• Alcohol;
  • congeners;
  • family history of alcohol problems;
  • hangover resistance;
  • hangover;
  • heavy drinking;
  • moderate alcohol intoxication


Aims  To determine the incidence and covariates of hangover following a night of moderate alcohol consumption at a targeted breath alcohol level.

Design  Data were combined from three randomized cross-over trials investigating the effects of heavy drinking on next-day performance. A total of 172 participants received either alcoholic beverage (mean = 0.115 g% breath alcohol concentration) or placebo on one night and the other beverage a week later. The next day, participants completed a hangover scale.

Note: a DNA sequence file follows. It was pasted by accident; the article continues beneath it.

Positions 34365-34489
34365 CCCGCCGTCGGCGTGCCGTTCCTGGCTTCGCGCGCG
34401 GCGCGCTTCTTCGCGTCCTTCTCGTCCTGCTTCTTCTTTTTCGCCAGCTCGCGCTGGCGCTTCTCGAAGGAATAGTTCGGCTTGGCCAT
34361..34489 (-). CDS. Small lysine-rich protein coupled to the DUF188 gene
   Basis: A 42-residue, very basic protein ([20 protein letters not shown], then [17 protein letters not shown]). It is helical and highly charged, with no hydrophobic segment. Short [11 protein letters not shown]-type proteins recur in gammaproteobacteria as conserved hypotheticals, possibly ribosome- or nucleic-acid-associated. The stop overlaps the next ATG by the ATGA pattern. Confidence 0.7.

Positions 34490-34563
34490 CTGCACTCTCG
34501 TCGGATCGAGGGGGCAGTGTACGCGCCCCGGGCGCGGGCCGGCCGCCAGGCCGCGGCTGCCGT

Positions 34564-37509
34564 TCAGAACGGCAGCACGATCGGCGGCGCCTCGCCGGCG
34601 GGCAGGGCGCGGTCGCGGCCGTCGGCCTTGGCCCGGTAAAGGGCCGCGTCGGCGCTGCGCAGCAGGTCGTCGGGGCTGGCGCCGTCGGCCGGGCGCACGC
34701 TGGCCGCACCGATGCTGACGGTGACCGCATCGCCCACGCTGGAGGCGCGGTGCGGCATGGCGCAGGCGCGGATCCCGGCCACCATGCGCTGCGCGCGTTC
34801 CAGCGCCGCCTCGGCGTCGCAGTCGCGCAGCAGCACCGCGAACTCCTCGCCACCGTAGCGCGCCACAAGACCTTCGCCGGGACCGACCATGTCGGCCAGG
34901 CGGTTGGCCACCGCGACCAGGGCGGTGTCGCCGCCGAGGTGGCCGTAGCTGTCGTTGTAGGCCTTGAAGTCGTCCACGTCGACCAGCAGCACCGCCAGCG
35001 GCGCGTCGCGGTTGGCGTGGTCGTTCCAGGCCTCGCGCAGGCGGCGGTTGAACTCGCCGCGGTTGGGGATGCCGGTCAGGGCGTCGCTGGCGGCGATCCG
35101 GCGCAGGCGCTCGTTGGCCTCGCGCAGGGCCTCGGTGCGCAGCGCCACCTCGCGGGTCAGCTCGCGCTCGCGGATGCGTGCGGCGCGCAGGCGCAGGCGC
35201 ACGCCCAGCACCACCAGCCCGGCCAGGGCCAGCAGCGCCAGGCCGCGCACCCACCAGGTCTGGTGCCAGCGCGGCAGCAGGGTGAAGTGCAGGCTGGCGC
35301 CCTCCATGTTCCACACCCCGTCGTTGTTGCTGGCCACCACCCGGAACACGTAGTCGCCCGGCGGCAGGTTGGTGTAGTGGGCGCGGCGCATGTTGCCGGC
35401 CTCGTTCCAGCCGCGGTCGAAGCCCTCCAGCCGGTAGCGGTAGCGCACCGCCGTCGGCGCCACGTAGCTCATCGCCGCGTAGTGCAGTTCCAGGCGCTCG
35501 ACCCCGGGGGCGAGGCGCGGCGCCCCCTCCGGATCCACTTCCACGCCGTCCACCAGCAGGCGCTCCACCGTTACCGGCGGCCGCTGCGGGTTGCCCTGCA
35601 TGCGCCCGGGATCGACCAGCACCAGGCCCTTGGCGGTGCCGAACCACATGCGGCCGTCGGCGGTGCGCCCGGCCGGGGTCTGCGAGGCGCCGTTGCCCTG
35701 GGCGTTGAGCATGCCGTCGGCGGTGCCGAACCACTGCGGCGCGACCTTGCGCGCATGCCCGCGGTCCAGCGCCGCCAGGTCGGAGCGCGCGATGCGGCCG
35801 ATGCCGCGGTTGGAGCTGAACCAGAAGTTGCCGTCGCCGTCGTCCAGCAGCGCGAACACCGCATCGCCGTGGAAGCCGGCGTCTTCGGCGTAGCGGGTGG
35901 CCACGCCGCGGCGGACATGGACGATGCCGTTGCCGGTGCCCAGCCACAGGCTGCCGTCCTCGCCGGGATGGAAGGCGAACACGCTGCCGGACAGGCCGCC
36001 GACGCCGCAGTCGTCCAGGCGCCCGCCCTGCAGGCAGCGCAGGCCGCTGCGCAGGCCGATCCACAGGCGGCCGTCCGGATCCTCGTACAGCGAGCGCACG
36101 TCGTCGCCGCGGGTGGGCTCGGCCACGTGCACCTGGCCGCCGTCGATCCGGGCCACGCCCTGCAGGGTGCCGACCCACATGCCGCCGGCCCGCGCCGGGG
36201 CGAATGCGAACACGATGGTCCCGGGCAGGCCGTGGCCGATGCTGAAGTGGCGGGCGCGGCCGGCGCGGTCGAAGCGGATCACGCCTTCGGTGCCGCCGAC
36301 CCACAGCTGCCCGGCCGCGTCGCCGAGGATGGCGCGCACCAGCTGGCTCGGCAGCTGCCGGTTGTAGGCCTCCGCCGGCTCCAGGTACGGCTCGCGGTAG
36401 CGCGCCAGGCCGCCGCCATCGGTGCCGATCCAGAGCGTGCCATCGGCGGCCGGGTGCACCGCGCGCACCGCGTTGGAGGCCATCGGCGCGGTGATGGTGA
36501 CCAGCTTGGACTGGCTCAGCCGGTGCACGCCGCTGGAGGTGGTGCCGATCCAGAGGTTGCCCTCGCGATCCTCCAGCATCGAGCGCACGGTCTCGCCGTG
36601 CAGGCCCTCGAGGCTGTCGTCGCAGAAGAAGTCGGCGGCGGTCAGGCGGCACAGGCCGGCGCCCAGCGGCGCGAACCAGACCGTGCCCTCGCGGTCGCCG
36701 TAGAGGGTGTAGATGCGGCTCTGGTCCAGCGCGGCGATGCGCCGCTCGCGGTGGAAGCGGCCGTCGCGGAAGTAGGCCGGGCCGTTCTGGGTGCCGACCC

Participants  Participants were 54 professional merchant mariners attending a recertification course at Kalmar Maritime Academy (Kalmar, Sweden) and 118 university students or recent graduates recruited from greater Boston.

Setting  One trial was conducted at Kalmar Maritime Academy (Sweden); the other two were conducted at the General Clinical Research Center at Boston Medical Center.

Measurements  A nine-item scale assessed hangover.

Findings  Hangover was reported by 76% of participants. Neither alcoholic beverage type nor participant characteristics was associated with incidence of hangover.

Conclusions  Our findings on the propensity of hangover suggest that 25–30% of drinkers may be resistant to hangover.